1. The History of Computing Department of Computer Science & IT By: Asst.Prof.G.S.Wedpathak Head,CSE & IT Dept. AITRC,Vita
2. 2 TAKE ROLL!
3. 3 Unofficial Field Trip IBM 1401 computer system, fully restored and operational A small transistor-based mainframe computer. Extremely popular with small businesses in the late 1950s through the mid 1960s Maximum of 16K bytes of memory. 800 card/minute card reader (wire brushes). 600 line/minute line printer (impact). 6 magnetic tape drives, no disk drives.
4. 4 Unofficial Field Trip, contd Babbage Difference Engine, fully operational Hand-cranked mechanical computer. Computed polynomial functions. Designed by Charles Babbage in the early to mid 1800s. Arguably the worlds first computer scientist, lived 1791-1871. He wasnt able to build it because he lost his funding. His plans survived and this working model was built. Includes a working printer! http://www.computerhistory.org/babbage/
5. 5 Unofficial Field Trip, contd The new Revolution exhibit is now open! Walk through a timeline of the First 2000 Years of Computing History. Historic computer systems, data processing equipment, and other artifacts. Small theatre presentations. Atanasoff-Berry Computer Hollerith Census Machine
6. 6 Unofficial Field Trip, contd Study the exhibits. Think of project ideas.
7. 7 What was the IBM 1401? A small scale computer system developed by IBM in the late 1950s. 1401 CPU1402 Card Read Punch 1403 Line Printer729 Tape Drive1407 Console
8. 8 What was Computing Like Before the 1401? Business data processing involved applications that manipulated data records: Inventory Billing and receivables Payroll
9. SJSU Dept. of Computer Science Fall 2011: August 24 CS 185C: This History of Computing R. Mak 9 What was Computing Like Before the 1401? Data was stored in punched cards called IBM cards or Hollerith cards Named after Herman Hollerith. 80 columns per card, one character per column. Up to 12 punched holes per column. Alphanumeric data, often grouped into fields.
10. 10 Punched Cards Punched cards used the Hollerith code. Rows 0-9 were numeric punches The topmost row was row 12 and the second row was 11. Rows 12, 11, and 0 were zone punches. Examples: Char Punch 3 3 A 12-1 M 11-4 S 0-2 $ 11-3-8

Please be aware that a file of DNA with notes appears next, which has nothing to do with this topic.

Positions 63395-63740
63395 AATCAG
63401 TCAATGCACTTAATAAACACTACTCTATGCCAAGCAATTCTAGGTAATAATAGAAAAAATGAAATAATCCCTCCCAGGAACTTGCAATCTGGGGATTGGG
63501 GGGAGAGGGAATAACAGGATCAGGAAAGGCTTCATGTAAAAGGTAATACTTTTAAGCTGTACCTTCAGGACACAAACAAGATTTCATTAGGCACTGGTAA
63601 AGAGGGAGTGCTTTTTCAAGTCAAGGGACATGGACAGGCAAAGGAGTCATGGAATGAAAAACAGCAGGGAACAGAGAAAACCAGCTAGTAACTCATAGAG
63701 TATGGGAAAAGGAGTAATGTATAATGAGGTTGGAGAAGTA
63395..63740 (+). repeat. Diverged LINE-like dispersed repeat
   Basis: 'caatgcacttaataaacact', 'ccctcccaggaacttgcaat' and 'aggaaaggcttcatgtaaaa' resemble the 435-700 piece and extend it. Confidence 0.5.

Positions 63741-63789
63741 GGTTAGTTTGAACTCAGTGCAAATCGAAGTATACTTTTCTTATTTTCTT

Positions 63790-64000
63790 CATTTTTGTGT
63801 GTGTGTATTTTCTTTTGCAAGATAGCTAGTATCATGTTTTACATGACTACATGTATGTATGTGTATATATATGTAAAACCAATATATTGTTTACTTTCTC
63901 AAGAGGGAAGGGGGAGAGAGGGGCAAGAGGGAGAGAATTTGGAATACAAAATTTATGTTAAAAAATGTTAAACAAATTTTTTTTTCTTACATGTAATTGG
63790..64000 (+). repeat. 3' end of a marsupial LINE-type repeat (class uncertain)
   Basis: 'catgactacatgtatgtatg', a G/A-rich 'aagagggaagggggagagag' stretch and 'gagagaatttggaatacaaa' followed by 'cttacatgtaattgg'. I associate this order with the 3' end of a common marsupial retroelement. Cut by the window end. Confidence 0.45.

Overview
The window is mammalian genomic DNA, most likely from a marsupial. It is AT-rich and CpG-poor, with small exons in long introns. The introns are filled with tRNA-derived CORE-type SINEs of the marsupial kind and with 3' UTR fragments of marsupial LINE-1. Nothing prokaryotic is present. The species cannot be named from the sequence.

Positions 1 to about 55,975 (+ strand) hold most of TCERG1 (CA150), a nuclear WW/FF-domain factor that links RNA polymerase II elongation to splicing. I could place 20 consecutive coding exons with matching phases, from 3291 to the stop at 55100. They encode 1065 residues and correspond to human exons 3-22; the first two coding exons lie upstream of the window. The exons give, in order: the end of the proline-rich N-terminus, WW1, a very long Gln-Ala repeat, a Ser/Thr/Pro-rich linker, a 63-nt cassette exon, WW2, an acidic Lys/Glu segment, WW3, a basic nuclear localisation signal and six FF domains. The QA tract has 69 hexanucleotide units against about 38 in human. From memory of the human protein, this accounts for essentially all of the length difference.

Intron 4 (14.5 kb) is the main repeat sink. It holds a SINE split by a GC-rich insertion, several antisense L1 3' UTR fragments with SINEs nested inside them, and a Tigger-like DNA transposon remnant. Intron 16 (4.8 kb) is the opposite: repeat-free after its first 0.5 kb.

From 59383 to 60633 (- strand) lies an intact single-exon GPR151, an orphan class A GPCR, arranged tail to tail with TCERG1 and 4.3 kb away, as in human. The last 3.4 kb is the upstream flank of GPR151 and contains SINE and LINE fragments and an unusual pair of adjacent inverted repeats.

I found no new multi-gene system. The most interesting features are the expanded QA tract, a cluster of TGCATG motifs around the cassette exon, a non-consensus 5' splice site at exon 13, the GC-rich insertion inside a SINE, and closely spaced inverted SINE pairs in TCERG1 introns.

11. 11 What was Computing Like Before the 1401? A data processing application involved passing decks of punched cards through electromechanical unit record machines. Repetitive sort, calculate, collate, and tabulate operations ... ... were programmed with hand-wired plugboard control panels.
12. 12 Plugboard Control Panel IBM 407 Accounting Machine (1949)
13. 13 Plugboard Control Panel
14. 14 Programming a Plugboard Hmm, should I pass this parameter by value or by reference? Programming was hand-wiring plugboards.
15. 15 Programming a Plugboard Plugboard wiring diagram It doesnt look too complicated, does it?
16. 16 Data Processing Data processing was all about punched cards. My compiler project: 3 boxes of punched cards Each box = 2000 cards, 10 lbs.
17. 17 Data Processing
18. 18 Data Processing Cards were punched manually at a keypunch machine. Or they were punched automatically by unit-record equipment under program control.
19. 19 Data Processing Cards were re-keyed on a verifier to ensure accuracy. Good cards were notched at the top right edge. Bad cards were notched at the top edge above each erroneous column.
20. 20 Data Processing A sorter sorted cards one column at a time. You had to run decks of cards multiple times through a sorter. Accounting machines performed arithmetic on card fields and printed reports.
21. SJSU Dept. of Computer Science Fall 2011: August 24 CS 185C: This History of Computing R. Mak 21 Data Processing Reproducers made copies of card decks. Tabulators were accounting machines: simple arithmetic plus printing. Interpreters read cards and printed information on the cards.
22. 22 Data Processing Gang punching: Automatically punch multiple cards from the contents of a single card.
23. 23 Data Processing A collator compared and merged decks of punched cards.
24. 24 Running a Data Processing Application ... ... meant passing decks of cards through a sequence of unit-record machines. Each machine was programmed via its plugboard to perform its task for the application. Each machine had little or no memory. The punched cards stored the data records The data records moved as the cards moved. An entire work culture evolved around punched cards!
25. 25 How did the IBM 1401 change all that?
26. 26 IBM 1401 Innovations One of IBMs first all-transistor computers. Earlier machines used vacuum tubes. Used magnetic core memory instead of a plugboard. A new instruction set. An inexpensive stored-program computer.